The IRS is demanding $45 million in back taxes from San Antonio billionaire Billy Joe “Red” McCombs. The back taxes pertain to the tax years 2002 and 2003. The basis for the demand was a tax strategy that was disallowed by a judge, originally to billionaire Philip Anschutz.
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In another court case, McCombs is contesting an IRS contention that he did not declare $213.4 million in long-term capital gains in 2002 as a result of his sale of 11.3 million shares in a company he co-founded in 1972, Clear Channel Communications Inc. As a result of the sale of these shares, the IRS further contends that McCombs failed to pay $3.3 million in capital gains tax in 2003. In total, the IRS asserts that McCombs made $245 million in 2002 and 2003 for which he should have been taxed $53 million. McCombs declared that he made $18 million in that time and paid only $8 million in taxes.
All this was apparently a complicated but well-known insider tax strategy that originated from Wall Street and used by the rich like Anschutz and McCombs to raise money from appreciated stock positions but deferring capital gains tax. The court’s decision against Anschutz was the first among the Wall Street billionaires. The Anschutz company is aggressively pursuing an appeal against the ruling.
According to the IRS lawsuit, in the late 1990s, McCombs bought the Minnesota Vikings football team and made other investments and borrowed $300 million to finance the deal. The collateral used was 11.3 million out of the 14.5 million shares in Clear Channel Communications that McCombs owned. In 2002, McCombs was faced with margin calls due to the drastic depreciation of the value of the Clear Channel stocks. But McCombs refused to sell the stocks, firmly believing they would eventually appreciate in value and because he had a ‘strong emotional attachment to his ownership in the company’.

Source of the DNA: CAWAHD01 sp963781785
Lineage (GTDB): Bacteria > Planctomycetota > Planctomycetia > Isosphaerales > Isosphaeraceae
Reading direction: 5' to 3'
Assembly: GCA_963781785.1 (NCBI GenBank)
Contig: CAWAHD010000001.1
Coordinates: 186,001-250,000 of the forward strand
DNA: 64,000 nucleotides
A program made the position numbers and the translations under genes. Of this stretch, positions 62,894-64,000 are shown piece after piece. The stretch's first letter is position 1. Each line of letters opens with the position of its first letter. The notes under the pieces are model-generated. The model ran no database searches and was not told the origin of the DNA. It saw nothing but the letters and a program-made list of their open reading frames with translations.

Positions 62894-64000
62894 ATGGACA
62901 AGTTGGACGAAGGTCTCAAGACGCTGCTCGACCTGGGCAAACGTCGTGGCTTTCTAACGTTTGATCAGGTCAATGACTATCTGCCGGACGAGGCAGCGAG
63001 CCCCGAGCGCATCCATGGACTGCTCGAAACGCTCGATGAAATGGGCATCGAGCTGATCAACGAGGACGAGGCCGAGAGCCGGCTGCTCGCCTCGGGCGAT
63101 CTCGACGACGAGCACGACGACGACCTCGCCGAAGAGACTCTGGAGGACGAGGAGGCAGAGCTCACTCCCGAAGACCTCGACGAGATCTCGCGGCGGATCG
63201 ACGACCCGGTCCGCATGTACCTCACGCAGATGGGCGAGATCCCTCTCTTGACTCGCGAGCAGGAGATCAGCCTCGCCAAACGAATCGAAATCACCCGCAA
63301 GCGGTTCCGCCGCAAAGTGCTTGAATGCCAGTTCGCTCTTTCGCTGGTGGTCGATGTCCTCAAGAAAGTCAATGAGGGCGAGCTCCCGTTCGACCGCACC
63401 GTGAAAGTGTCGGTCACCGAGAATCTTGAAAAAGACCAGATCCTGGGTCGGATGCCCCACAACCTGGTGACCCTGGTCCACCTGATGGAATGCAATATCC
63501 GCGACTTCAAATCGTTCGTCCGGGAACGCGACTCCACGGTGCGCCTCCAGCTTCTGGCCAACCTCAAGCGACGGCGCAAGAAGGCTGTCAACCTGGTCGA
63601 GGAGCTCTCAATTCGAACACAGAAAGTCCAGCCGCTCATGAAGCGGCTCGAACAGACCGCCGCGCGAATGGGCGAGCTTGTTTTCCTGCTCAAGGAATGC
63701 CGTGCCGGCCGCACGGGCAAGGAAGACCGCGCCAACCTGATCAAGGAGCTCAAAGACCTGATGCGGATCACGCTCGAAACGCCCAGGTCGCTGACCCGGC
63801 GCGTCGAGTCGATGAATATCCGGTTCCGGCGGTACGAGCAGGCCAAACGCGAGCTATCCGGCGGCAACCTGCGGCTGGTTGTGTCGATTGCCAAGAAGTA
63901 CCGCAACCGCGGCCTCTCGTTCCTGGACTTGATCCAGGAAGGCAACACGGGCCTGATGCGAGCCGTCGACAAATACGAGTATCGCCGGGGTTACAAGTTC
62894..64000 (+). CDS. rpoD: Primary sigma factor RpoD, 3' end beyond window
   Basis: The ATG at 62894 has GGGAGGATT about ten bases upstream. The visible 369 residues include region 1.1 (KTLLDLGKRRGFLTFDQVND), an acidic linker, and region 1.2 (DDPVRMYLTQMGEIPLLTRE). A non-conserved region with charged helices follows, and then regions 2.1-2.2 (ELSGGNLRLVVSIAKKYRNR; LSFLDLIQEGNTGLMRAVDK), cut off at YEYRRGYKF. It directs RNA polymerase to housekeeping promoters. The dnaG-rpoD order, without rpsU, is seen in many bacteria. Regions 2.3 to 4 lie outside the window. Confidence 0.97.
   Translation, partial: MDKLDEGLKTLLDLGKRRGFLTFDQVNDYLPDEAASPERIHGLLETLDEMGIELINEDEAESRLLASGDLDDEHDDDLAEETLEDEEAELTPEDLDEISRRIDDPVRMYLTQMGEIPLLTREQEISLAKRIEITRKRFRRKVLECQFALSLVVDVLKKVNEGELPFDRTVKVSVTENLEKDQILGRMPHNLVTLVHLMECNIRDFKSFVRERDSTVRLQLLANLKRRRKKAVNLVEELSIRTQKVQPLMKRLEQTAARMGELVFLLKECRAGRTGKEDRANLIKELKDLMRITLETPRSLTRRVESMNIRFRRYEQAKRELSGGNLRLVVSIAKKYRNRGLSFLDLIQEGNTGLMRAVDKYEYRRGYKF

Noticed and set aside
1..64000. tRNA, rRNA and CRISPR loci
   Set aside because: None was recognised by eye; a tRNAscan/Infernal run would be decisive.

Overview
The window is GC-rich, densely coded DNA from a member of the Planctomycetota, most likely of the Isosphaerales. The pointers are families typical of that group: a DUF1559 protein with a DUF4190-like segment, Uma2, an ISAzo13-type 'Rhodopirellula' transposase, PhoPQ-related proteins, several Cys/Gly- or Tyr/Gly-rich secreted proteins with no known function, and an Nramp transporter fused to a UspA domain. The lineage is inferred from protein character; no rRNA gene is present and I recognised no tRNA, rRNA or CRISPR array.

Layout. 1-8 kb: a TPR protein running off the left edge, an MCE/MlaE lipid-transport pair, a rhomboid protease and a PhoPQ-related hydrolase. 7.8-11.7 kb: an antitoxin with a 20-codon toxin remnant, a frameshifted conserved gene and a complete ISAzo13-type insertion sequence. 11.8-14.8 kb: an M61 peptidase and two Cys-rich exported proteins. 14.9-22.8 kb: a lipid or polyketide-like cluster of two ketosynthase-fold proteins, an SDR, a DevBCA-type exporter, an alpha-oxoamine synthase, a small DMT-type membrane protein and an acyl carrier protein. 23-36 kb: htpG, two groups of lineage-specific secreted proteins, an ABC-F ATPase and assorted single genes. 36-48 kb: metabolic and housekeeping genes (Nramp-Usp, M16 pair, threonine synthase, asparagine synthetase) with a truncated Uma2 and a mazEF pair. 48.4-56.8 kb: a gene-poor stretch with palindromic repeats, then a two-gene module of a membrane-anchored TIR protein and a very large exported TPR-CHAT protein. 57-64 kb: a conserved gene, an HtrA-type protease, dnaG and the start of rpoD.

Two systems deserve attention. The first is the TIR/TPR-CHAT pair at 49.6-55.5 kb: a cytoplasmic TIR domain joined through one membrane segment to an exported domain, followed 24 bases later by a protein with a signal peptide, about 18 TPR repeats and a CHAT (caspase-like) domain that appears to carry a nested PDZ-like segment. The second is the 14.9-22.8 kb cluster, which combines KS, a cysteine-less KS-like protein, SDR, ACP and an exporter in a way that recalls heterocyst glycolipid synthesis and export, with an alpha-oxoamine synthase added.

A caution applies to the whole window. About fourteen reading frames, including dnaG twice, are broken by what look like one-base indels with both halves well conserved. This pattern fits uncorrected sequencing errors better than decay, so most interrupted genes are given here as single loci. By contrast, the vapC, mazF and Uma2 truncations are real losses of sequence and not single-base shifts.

That was when 3 investment banks, namely JPMorgan, Wells Fargo, and Goldman Sacs, advised McCombs to enter into a variable prepaid forward contract. This sort of forwarding contract is where the owner of a big and highly-appreciated stock position agrees to deliver a pre-determined number of his shares or cash sometime in future depending on how his stocks perform, in exchange for an upfront payment from an investment firm now (typically, the upfront payment is between 75% and 85% of the value of his shares). By doing so, the owner of the stocks can theoretically say that he has not sold his shares and therefore is not taxable for the upfront payment he has received.
In July 2002, McCombs entered into a variable prepaid forward contract with JPMorgan to be settled in 2003, 2004, and 2005. And in August the same year, he entered into a stock lending agreement where he lent 11.3 million shares in Clear Channel to JPMorgan Chase. The IRS contends that the 2 transactions are in substance the same and taxable in 2002.
These types of transactions were common until 2006 when the IRS issued a technical advice memo stating that they would view stock lending agreements and variable prepaid forward contracts to be one and the same and technically a taxable sale of shares.
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